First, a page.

When does menopause start? (and for the love of God, when is it going to be over?)

When does menopause start? (and for the love of God, when is it going to be over?)

Like anything else that’s been going strong for a long time, menstruation doesn’t just screech to a sudden unexpected stop on a random day. Long before your last-ever period, your body starts prepping for its next phase—sometimes years in advance. 

This pre-game is called perimenopause. That’s when the stash of eggs in your ovaries is running close to empty, causing your estrogen to begin its descent to the unfamiliar low point that menopause ultimately brings. If your periods have started to waver from their normal, you’re probably in peri territory.

Trouble concentrating? Not sleeping well? Hair falling out? Surprise weight gain? Breasts losing elevation ?  Mmmm hmmm. Menopause symptoms. Maybe you’ve got more body aches than you’re used to. Maybe some crankiness, anxiety, depression or even rage is creeping into your personality.  Maybe you’re breaking out in hot flashes while everyone around you seems perfectly comfortable. Maybe your vagina isn’t even behaving the way you expect it to.

So what’s the actual timeline on this? Is there a “menopause age?”

For some women, perimenopause pops up before age 40. Others are 60 or even older before they notice it. For most women, it’ll happen somewhere between 45 and 55,1 and last about 4 years.2 You might start feeling the effects a decade before your final period, or you might not be bothered more than a few months before menopause.

Menopause, according to its official definition, is simply your last period. After 12 months of zero periods, you’re in post menopause.1 The reasoning behind this is one of the mysteries of life, since the lovely symptoms of menopause mentioned above keep coming for you long after your last period. How long? That’s another mystery. It’s different for everyone. Four to five years is the usual. But some women are stuck with symptoms for ten years plus.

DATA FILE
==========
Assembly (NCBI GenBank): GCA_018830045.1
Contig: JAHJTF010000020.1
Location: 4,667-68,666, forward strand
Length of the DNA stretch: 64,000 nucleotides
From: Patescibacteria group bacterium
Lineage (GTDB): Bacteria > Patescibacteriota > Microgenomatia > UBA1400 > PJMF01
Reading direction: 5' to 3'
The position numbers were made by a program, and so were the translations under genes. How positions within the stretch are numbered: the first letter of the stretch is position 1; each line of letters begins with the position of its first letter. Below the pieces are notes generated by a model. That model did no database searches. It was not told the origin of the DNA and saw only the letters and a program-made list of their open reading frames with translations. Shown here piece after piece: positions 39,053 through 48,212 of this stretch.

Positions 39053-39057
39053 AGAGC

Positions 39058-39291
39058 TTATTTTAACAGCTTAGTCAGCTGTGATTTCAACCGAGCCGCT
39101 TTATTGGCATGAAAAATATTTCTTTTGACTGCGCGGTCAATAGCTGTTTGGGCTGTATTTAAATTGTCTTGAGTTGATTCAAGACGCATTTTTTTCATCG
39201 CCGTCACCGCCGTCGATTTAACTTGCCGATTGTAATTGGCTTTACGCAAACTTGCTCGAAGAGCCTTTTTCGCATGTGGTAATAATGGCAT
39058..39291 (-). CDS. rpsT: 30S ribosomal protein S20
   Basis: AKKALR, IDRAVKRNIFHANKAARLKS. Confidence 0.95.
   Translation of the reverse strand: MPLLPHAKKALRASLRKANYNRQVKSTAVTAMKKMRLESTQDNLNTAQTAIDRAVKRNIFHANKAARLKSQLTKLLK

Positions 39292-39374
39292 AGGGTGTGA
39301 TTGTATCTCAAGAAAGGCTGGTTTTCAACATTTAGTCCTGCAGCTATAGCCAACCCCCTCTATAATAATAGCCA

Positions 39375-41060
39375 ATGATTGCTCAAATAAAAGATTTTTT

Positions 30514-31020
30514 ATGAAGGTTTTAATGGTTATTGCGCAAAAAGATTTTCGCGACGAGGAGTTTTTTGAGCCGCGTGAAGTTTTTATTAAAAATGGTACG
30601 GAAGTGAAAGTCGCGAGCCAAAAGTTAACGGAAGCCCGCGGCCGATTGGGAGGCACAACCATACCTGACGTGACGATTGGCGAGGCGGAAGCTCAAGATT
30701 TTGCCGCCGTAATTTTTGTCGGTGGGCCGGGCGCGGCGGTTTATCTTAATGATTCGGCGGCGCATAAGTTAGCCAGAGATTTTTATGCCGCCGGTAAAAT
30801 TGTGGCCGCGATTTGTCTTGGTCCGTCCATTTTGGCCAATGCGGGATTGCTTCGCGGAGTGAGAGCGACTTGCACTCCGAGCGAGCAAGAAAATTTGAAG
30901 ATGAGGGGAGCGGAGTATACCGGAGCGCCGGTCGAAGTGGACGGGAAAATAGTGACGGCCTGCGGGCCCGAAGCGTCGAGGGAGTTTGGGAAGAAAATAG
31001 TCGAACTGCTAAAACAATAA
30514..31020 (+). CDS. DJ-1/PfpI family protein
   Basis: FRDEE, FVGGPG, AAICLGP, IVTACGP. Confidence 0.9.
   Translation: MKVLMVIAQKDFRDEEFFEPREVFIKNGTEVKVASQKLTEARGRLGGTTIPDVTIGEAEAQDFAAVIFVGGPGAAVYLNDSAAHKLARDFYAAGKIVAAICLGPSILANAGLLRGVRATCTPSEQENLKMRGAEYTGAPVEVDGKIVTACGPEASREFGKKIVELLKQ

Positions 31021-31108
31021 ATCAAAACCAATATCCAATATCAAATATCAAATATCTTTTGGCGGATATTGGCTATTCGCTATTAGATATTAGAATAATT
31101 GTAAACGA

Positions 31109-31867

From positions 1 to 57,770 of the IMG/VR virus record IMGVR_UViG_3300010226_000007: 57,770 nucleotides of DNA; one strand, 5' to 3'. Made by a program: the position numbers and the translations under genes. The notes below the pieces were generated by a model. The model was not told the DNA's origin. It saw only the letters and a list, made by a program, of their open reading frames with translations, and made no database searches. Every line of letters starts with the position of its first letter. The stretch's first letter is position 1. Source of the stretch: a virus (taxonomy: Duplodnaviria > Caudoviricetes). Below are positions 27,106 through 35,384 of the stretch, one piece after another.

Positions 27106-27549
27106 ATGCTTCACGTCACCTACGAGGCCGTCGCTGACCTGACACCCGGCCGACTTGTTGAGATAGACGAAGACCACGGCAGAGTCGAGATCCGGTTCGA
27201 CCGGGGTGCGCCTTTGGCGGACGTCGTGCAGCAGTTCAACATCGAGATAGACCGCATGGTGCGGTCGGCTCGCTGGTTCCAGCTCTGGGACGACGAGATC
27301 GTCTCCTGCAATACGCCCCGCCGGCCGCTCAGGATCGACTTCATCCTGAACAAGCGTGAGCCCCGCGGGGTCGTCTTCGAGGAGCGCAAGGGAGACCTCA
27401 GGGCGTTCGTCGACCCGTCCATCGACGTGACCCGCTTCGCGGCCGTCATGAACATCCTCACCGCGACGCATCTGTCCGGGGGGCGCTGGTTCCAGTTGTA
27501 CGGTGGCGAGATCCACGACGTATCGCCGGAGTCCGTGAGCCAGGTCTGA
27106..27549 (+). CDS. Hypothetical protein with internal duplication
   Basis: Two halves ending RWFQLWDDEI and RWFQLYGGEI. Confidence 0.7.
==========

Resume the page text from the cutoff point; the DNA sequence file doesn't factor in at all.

We sent men to the moon. Surely we can identify a precise menopause age range for women.

You’d think so, wouldn’t you. A bunch of different studies point to a similar sized bunch of different factors that affect the menopause timeline. Your age when you got your first period. Whether or not you’ve been on the pill. How many times you’ve been pregnant. Your BMI. Your smoking and drinking habits. How physically fit you are. Honestly, there’s good science behind these studies. But sometimes the findings conflict. For example, some research shows no family relationship, yet one study shows a definite association between the age of a woman’s menopause and the age of her mother’s.3

You can think of this as scientific proof that we’re all unique and different, and that what happened to women in clinical studies isn’t necessarily what’s going to happen to YOU. You just kind of have to see how it goes.

But you don’t have to be a martyr. If hot flashes and muscle aches are bothering you, it’s never too early or too late to take a natural*, plant-based, non-prescription supplement like Equelle®, which contains an ingredient that has a similar structure to estrogen. It binds to select estrogen receptors in the body to help you feel like yourself, even if your body seems to be changing beyond recognition. Menopause may not be preventable. Or predictable. But at least now it’s manageable.



*The active ingredient in Equelle, S-equol, is a plant-based, naturally derived compound.

  1. US National Institutes of Aging. What is Menopause? Webpage: https://www.nia.nih.gov/health/what-menopause. Accessed on 05Sept2019.
  2. US Office of Women’s Health. Menopause Basics. https://www.womenshealth.gov/menopause/menopause-basics#11. Webpage: Accessed on 05Sept2019.
  3. Torgerson et al. Maturitas. 1994; 19(2): 83-92.